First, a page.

• Visual Memory:  the ability to store and retrieve visual information.
  • Visual Form Discrimination:  the ability to determine if two shapes, colors, sizes, position, or distances are the same or different.
  • Visual Motor Integration: the ability to combine visual input with other sensory input (hand and body movements, balance, hearing, etc); the ability to transform images from a vertical to a horizontal plane (such as from the blackboard to the desk surface).

Remember, an eye exam that tests distance vision only is not an adequate evaluation of a child's visual development.  The visual skills listed above affect a child's success in reading (comprehension and reading rate), overall academic achievement, and sports preformance.

Since 1991, our team of trained specialists have been providing accurate, professional diagnoses and state-of-the-art treatment you can count on.  Our expertise, experience and results speak for themselves.  We look forward to being of service to you and your family.

Click here to schedule an eye exam


Jill A. Kronberg, OD, FAAO: Residency-Trained Pediatric Optometrist

Idaho's best choice in pediatric eye care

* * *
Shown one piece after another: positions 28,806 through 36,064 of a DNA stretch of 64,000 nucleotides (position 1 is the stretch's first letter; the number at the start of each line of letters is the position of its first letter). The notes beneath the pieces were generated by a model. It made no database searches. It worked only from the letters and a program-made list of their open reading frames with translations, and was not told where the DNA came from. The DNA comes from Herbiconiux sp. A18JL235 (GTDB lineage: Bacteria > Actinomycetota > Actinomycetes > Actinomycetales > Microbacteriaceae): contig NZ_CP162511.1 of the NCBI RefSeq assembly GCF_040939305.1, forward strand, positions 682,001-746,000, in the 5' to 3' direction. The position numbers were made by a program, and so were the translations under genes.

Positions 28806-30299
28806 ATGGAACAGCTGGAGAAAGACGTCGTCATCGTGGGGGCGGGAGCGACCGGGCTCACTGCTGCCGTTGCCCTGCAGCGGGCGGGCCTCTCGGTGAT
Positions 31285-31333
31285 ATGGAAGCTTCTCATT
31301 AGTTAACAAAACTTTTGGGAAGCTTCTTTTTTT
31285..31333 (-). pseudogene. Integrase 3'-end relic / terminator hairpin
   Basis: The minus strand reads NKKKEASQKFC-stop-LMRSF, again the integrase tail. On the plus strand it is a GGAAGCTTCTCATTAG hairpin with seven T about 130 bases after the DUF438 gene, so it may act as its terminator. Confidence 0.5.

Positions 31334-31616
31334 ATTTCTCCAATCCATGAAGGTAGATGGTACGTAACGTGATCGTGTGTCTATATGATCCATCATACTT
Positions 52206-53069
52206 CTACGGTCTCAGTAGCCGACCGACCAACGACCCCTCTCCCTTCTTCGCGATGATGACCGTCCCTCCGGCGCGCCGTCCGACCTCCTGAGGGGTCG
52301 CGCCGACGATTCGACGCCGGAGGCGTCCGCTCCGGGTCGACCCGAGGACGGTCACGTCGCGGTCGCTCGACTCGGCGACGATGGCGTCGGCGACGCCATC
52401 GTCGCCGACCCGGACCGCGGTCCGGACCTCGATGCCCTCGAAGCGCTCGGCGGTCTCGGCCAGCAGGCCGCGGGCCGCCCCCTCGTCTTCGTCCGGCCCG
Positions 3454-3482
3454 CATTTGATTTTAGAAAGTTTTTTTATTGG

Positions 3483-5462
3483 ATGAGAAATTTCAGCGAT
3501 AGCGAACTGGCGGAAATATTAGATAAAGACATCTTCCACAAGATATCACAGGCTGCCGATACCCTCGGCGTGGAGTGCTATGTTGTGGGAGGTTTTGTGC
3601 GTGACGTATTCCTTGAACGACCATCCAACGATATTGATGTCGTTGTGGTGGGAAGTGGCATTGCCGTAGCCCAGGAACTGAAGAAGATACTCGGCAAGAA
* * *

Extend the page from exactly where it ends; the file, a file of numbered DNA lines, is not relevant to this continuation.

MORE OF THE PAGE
Dr. Kronberg grew up in Wyoming before attending the University of Northern Colorado where she received a bachelor's of science in chemistry. Dr. Kronberg graduated from Southern California College of Optometry before pursuing a residency in pediatrics and primary care at the University of California, Berkeley.

Dr. Kronberg is the first residency trained pediatric optometrist in Idaho. Her areas of expertise include infant and toddler vision development, amblyopia, strabismus, and the specific visual conditions of the pediatric population - including those with special needs. Her experience brings specialized developmental pediatric vision care to Idaho.

Dr. Kronberg is a fellow of the American Academy of Optometry (FAAO) and a member of the American Optometric Association & Idaho Optometric Physicians.


Accepting new patients.


Schedule your appointment with Dr. Kronberg or call us at 208.377.8899.

InfantSee Eye Exams

InfantSee Eye Exam  3/24/2009 Download